The growing debate over the effectiveness and feasibility of online learning is too complicated to break simply into "for" and "against" camps.
Proponents of online learning concede questions linger regarding how best to fund online programs, identify students that best fit the model, and yield the best academic results. Critics, meanwhile, often stress the difference between demanding research to prove effectiveness of online models and asserting that no such models exist.
Yet it's hard to interpret a recent review from the National Education Policy Center as anything less than a line drawn in the sand between itself and the Fordham Institute over the issue, and perhaps more broadly across the nation's political landscape, after the NEPC not only challenged the findings of a report from the institute, but also the motivation behind it.
In the Fordham Institute's "Overcoming the Governance Challenge in K-12 Online Learning," former founding partner of EdisonLearning and current Leeds Global Partner CEO John E. Chubb argues for states to gain more control of education at the expense of districts to allow more rapid adoption of instructional technologies.
In the NEPC's responding review, Wayne State University professor Michael Barbour says there is no evidence to support that rapid adoption is academically or financially desirable for the nation's schools. He also claims the report appears to have the ulterior purpose of making inroads into the K-12 market for corporations.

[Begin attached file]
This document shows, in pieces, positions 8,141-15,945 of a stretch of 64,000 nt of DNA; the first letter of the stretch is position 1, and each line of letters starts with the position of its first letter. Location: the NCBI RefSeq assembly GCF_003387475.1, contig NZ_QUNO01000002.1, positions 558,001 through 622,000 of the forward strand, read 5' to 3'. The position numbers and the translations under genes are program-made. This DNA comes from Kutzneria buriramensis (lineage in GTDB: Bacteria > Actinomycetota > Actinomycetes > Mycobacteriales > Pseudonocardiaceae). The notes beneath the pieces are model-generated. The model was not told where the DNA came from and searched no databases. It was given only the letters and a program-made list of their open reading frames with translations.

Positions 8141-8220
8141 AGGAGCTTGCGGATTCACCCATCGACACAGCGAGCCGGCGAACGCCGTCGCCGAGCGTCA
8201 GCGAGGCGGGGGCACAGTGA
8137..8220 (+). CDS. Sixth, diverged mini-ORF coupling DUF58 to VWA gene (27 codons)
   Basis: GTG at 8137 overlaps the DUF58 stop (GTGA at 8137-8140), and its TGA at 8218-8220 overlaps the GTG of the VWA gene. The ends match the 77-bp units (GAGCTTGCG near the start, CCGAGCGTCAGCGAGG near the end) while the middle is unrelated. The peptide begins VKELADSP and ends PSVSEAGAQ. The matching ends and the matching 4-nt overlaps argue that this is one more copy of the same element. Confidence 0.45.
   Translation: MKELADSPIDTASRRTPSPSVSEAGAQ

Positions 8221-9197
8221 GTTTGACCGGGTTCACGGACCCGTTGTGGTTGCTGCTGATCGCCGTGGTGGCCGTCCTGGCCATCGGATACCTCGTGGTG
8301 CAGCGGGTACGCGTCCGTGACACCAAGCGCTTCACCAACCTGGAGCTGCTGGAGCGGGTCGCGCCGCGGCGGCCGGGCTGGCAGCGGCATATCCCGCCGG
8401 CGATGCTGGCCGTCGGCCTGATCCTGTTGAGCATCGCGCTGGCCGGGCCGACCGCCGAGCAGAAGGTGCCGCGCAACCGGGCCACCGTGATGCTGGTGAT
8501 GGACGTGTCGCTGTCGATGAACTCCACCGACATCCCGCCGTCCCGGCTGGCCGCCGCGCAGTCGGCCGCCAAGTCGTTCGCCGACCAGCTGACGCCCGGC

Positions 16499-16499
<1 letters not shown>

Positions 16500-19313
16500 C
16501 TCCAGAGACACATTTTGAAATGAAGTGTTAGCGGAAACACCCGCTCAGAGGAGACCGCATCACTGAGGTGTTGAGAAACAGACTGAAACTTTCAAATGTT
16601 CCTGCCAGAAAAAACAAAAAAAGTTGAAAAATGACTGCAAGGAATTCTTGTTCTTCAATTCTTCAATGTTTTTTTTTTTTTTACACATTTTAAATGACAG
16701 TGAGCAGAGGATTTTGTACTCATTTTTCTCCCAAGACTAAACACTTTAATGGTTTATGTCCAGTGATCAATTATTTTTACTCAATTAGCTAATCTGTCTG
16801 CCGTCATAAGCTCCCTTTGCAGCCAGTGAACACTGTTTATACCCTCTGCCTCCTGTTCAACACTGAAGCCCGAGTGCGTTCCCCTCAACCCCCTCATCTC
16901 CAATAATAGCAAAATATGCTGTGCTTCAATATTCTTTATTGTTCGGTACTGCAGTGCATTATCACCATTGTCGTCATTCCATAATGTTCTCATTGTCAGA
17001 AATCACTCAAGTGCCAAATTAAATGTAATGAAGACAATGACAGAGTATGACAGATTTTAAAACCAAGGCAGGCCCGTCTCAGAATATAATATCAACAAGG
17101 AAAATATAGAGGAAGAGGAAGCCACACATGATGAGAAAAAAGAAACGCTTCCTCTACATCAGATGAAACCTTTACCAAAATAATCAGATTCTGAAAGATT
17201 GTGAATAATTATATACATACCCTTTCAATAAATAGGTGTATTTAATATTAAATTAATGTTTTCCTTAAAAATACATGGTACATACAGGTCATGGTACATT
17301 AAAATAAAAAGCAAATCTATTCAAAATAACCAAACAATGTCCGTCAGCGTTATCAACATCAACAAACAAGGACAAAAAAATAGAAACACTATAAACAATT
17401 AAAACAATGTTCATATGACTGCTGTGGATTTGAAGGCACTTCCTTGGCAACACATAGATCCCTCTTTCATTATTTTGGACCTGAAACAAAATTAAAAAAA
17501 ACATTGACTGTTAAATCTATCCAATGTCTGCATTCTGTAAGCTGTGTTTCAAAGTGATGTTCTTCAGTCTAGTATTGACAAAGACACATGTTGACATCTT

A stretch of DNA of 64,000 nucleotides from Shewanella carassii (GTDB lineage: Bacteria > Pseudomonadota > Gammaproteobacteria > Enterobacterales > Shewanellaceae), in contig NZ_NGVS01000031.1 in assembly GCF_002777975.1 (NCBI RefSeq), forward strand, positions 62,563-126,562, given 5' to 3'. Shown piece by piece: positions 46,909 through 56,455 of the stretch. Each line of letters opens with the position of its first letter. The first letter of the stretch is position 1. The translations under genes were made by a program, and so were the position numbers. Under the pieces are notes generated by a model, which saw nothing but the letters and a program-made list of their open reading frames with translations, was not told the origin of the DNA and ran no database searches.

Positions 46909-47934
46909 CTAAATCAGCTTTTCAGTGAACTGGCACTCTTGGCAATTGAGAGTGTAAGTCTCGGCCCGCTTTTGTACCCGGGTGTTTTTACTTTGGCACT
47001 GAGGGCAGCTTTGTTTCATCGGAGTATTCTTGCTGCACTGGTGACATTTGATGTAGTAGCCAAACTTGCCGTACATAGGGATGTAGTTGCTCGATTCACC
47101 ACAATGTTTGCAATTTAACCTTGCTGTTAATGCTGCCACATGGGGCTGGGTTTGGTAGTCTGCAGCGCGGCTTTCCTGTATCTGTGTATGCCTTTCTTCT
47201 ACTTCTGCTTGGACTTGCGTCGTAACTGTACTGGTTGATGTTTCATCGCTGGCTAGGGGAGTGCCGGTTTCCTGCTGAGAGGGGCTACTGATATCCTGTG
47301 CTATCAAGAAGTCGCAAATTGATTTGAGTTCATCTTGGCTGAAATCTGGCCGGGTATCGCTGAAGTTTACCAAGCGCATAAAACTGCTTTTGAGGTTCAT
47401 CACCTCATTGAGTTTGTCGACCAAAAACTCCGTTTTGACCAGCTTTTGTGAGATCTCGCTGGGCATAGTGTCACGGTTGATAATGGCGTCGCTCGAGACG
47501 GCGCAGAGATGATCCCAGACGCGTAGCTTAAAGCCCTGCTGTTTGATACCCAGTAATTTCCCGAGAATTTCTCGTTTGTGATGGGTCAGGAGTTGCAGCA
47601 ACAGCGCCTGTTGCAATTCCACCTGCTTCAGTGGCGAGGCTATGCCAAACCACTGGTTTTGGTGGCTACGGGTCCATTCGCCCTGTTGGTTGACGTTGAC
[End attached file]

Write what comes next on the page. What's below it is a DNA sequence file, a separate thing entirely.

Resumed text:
The conflict reinforces the building perception that virtual education has the potential to become a political kickball, given the NEPC's perceived liberal stance on education policy issues, and the Fordham Institute's open embrace of issues championed by conservatives, such as school choice and financial austerity.
But until this point, both organizations have—to their credit—remained nuanced in their discussion of virtual education.
The NEPC's work has been more cautionary than accusatory. In its only other direct criticism, the NEPC cautioned in a review issued on March 6 that a Fordham report claiming that the costs of fully online education models to be lower than either brick-and-mortar or blended models did not sufficiently parse disparities within exclusively online, blended, and brick-and-mortar models. It's a criticism the report, to some extent, also made of itself.
Previously, the NEPC had issued a report in January that found achievement at privately managed online charter schools to lag behind achievement at similarly managed brick-and-mortar charters, but lumped blended charters into the brick-and-mortar category. It also issued an October publication warning simply that growth in fully online education was outpacing researchers' ability to study it.
Meanwhile, the three other papers in the Fordham Institute's series focus more on how to meet challenges in digital learning rather than why, addressing issues such as the size, quality, and compensation of teachers, funding models, and quality control challenges.
Given that context of measured responses, it's perhaps unfair to try and attribute the more aggressive tone of this most recent NEPC review simply to a climate that is imploring all analysts of virtual learning to choose one side or the other. But it certainly reflects what has been seen elsewhere in the debate surrounding K-12 online learning. And it's unlikely to recede anytime soon.